With His Pardons of Stone and Manafort, Trump Completes His Cover-Up

These acts don’t just protect his former aides; they protect Trump.

Donald Trump and Paul Manafort at the 2016 Republican National Convention on July 21, 2016. Bill Clark/Congressional Quarterly/Newscom via ZUMA Press

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By pardoning Paul Manafort and Roger Stone on Wednesday night, President Donald Trump concluded a four-year campaign to use his office to cover up his own wrongdoing in the Trump-Russia scandal. Trump aided and abetted Vladimir Putin’s attack on the 2016 election—which had the aim of helping Trump win the White House—by denying this assault was real, while he simultaneously sought to exploit Moscow’s operation for his own political gain. Ever since, Trump has strived to keep this scandal from defining his presidential victory and his presidency, and he has endeavored to hide his own possible criminality. With these pardons, that effort, which has largely succeeded, is complete. 

Stone and Manafort were among 26 pardons and three commutations Trump issued Wednesday, following a batch on Tuesday. This slew of pardons is collectively corrupt. While ignoring thousands of Americans who may deserve clemency but lack the political juice to win presidential assistance, Trump singled out for special dispensation war criminals, the powerful and the connected, friends of his allies, the father of his son-in-law, and corrupt former Republican congressmen. But Manafort and Stone are in a special category.

Their pardons are part of Trump’s crusade to take revenge on Special Counsel Robert Mueller and his investigation that detailed the Russian attack that helped Trump win, that led to criminal convictions of Trump aides, and that provided evidence arguably showing that Trump had obstructed justice. But the pardons are more than that. They aim to help Trump himself.

Stone and Manafort were each involved in the Russia scandal as it proceeded in 2016, while reporting directly to Trump. Stone promoted the false story that Moscow was not behind the leaks targeting the Democratic Party and the Hillary Clinton campaign, as Trump tried to use him to gather inside information on the WikiLeaks-Russia operation. And throughout the campaign, Manafort was in covert communication with a former business associate, Konstanin Kilimnik, who was labeled a “Russian intelligence officer” in a recent Senate Intelligence Committee report. That report noted Kilimnik “may have been connected to the [Russian intelligence’s] hack and leak operation targeting the 2016 U.S. election” and that information gathered by the committee raised the “possibility” that Manafort himself was connected to this operation.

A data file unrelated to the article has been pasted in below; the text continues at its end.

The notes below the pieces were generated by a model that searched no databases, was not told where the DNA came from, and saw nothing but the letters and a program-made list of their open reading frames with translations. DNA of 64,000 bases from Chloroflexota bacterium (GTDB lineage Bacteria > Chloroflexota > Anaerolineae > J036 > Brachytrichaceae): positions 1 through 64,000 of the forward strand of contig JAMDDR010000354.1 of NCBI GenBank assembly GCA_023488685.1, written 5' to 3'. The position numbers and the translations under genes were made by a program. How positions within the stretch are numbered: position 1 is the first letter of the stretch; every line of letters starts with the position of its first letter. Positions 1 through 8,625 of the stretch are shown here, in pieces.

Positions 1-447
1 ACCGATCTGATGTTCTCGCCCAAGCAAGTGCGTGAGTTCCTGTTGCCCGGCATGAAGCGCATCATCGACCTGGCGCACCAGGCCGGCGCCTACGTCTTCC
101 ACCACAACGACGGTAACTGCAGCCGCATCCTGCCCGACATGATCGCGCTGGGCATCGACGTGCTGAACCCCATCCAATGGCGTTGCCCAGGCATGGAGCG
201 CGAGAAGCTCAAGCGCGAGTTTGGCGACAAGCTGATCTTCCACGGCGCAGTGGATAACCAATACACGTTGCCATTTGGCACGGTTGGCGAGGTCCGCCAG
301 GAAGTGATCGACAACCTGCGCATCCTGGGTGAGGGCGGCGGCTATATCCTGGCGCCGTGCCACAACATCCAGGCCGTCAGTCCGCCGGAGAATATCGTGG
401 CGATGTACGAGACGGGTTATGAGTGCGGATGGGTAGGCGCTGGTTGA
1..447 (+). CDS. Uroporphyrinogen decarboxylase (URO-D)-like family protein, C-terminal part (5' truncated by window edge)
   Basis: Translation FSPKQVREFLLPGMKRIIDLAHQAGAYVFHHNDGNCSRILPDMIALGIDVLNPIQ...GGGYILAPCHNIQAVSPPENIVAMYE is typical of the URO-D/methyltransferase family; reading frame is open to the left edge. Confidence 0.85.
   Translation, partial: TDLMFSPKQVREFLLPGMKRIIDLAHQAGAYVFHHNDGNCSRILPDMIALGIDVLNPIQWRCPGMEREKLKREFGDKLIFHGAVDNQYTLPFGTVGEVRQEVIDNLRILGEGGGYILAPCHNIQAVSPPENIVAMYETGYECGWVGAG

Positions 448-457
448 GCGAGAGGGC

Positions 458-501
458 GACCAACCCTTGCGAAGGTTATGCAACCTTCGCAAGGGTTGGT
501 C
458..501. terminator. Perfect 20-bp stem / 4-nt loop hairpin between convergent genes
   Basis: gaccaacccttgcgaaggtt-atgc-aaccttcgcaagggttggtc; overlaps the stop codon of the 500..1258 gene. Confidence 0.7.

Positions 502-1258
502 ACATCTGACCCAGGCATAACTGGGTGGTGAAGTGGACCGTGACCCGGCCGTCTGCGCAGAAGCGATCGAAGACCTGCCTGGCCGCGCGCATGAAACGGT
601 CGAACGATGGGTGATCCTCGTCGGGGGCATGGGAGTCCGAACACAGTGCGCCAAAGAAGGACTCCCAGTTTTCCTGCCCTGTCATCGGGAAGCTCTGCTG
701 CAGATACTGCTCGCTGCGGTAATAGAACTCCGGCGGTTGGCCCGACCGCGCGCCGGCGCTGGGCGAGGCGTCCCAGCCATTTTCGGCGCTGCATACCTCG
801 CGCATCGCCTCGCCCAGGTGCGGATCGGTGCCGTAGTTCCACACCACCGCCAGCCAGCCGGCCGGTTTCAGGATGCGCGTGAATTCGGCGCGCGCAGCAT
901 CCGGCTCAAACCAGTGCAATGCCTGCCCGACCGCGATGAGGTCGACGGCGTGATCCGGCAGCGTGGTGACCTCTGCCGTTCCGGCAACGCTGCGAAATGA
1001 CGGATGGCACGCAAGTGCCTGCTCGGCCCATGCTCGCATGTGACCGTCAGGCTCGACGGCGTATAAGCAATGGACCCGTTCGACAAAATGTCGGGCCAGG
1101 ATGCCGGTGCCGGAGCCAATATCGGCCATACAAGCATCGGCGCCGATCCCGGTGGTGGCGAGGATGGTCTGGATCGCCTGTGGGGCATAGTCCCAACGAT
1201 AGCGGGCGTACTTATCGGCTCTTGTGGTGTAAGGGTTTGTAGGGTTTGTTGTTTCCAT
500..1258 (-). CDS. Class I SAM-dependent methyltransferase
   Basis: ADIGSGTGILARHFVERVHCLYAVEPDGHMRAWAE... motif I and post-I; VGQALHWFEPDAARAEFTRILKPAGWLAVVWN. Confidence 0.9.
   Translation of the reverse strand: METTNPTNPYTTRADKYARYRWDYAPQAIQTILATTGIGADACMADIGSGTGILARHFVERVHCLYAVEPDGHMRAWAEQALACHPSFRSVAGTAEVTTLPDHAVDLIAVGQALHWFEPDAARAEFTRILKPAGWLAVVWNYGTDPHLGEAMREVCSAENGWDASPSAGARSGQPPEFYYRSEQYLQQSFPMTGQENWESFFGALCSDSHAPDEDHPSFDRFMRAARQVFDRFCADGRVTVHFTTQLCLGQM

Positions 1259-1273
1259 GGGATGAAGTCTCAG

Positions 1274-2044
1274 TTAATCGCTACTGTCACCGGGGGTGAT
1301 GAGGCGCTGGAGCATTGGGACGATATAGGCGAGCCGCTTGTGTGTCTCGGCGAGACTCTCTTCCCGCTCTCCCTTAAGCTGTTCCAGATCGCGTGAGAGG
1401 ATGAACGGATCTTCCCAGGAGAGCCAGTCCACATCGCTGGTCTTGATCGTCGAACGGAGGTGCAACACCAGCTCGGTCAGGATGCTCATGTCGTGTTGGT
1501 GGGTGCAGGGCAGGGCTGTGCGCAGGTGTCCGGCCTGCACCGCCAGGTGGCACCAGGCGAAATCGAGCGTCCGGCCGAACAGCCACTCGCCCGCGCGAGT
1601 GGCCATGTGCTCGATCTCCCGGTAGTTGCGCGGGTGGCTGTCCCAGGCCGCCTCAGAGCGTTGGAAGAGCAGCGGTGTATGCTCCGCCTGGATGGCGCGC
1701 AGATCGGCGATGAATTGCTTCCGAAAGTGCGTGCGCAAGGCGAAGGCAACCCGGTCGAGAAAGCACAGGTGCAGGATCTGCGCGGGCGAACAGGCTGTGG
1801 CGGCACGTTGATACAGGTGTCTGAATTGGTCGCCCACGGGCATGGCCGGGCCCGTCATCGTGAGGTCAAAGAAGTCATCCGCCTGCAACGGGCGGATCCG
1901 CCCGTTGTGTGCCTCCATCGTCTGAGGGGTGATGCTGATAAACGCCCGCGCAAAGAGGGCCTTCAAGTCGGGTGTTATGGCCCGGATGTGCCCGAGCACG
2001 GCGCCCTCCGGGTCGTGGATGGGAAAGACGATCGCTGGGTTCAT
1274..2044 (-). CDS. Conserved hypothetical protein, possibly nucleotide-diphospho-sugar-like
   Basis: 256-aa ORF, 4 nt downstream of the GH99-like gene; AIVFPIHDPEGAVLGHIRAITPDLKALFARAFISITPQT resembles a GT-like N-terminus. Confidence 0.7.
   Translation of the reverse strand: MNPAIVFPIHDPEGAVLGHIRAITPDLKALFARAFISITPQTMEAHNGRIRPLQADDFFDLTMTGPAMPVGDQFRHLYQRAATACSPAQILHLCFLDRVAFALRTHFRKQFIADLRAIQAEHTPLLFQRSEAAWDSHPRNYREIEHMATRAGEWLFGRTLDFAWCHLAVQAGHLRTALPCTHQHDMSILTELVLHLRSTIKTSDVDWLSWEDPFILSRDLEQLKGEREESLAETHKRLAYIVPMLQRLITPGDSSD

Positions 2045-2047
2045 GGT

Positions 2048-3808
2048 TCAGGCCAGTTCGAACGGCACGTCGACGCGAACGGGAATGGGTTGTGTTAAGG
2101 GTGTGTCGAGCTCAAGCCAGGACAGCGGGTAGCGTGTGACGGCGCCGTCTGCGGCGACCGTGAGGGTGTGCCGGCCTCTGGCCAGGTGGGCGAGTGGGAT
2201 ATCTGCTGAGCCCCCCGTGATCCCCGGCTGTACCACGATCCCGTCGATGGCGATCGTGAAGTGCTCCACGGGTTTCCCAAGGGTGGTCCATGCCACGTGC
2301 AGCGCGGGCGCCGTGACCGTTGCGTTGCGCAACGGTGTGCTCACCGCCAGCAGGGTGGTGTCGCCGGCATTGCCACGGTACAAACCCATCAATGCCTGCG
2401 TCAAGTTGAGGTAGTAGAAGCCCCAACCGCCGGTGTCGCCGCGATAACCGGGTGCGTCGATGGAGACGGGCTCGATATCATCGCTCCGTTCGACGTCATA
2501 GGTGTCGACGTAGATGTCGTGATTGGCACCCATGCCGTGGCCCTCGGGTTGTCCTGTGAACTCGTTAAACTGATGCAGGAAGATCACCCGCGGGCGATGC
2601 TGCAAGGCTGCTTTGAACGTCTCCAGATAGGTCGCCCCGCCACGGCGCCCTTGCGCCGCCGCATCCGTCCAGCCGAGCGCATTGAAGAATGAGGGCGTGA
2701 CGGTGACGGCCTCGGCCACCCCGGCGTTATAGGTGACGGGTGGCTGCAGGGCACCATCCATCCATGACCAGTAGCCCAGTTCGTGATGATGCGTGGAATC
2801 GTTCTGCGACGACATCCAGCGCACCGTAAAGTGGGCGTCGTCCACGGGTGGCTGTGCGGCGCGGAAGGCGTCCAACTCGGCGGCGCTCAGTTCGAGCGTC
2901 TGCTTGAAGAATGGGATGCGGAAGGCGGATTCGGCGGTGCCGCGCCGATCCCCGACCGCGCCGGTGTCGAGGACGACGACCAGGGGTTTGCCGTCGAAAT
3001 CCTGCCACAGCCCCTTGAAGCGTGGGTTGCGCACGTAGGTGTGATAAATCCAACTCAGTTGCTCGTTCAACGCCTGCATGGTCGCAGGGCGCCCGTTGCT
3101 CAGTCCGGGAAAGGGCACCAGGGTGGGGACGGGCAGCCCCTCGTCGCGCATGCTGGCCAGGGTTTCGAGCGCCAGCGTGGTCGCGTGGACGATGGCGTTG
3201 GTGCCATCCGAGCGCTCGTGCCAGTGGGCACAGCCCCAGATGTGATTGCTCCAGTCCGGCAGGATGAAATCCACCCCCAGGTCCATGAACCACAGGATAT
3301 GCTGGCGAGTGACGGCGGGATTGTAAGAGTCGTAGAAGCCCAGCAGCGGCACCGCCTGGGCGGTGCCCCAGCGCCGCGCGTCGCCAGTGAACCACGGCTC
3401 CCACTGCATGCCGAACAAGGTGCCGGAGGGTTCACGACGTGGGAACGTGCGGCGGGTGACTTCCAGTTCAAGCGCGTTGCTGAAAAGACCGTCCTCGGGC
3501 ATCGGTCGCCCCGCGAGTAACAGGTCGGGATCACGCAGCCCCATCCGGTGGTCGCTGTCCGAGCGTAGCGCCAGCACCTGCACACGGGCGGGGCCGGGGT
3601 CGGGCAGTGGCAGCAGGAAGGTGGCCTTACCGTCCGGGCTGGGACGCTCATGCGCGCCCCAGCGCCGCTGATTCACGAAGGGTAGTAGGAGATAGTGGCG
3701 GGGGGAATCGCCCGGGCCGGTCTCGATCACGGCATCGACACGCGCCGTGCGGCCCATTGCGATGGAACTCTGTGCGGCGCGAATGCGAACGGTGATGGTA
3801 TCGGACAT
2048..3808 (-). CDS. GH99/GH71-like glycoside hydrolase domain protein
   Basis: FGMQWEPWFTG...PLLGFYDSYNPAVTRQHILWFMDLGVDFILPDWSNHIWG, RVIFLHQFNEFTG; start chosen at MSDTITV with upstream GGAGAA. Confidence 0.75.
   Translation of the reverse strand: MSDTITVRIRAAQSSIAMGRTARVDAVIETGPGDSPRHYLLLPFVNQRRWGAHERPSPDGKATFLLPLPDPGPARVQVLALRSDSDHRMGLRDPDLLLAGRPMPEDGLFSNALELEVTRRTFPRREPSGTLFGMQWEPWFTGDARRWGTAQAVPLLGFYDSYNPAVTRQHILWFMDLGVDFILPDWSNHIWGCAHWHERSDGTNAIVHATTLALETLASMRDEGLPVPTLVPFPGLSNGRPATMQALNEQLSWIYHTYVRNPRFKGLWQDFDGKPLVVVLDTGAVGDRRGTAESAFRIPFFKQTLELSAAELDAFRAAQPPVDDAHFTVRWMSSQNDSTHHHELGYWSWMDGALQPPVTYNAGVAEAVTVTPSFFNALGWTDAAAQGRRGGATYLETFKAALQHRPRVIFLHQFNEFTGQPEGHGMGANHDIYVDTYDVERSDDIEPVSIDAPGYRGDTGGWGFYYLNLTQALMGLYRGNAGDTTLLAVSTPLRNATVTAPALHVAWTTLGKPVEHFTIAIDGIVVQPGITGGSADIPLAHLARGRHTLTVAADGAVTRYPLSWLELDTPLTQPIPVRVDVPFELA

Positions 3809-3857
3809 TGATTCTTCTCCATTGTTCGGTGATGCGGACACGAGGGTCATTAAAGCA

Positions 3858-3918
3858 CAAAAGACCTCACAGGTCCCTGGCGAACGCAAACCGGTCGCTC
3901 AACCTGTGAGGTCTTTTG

So top Trump lieutenants were part of the Russia business. Yet they subsequently lied to or refused to cooperate with investigators. They hid information from prosecutors and the public. They covered for Trump. Now he has rewarded them.

In 2016, Stone was seen by the Trump campaign as its “access point” to WikiLeaks, according to former senior Trump aide Steve Bannon, who testified during Stone’s 2019 trial. During the election, Stone gave the Trump campaign advance notice as WikiLeaks prepared to dump emails that Russian agents had stolen from the Clinton campaign and Democrats and passed to the transparency group. He was regarded within the top echelons of the campaign as a Trump operative who could gather inside information from WikiLeaks that the Trump team could exploit. 

Other testimony at the trial showed that Stone, a self-described dirty trickster, conferred regularly with Trump during the campaign. Rick Gates, a former Trump campaign aide, testified that on July 31, 2016—nine days after WikiLeaks had dumped tens of thousands of hacked emails from the Democratic National Committee—he witnessed Trump take a call from Stone. Gates said he couldn’t hear what Stone told Trump but that after the call Trump “indicated that more information would be coming.” (Stone was convicted of lying to Congress, obstructing a congressional investigation, and witness tampering, and he was sentenced to 40 months in prison. Trump commuted that sentence before Stone started serving it.)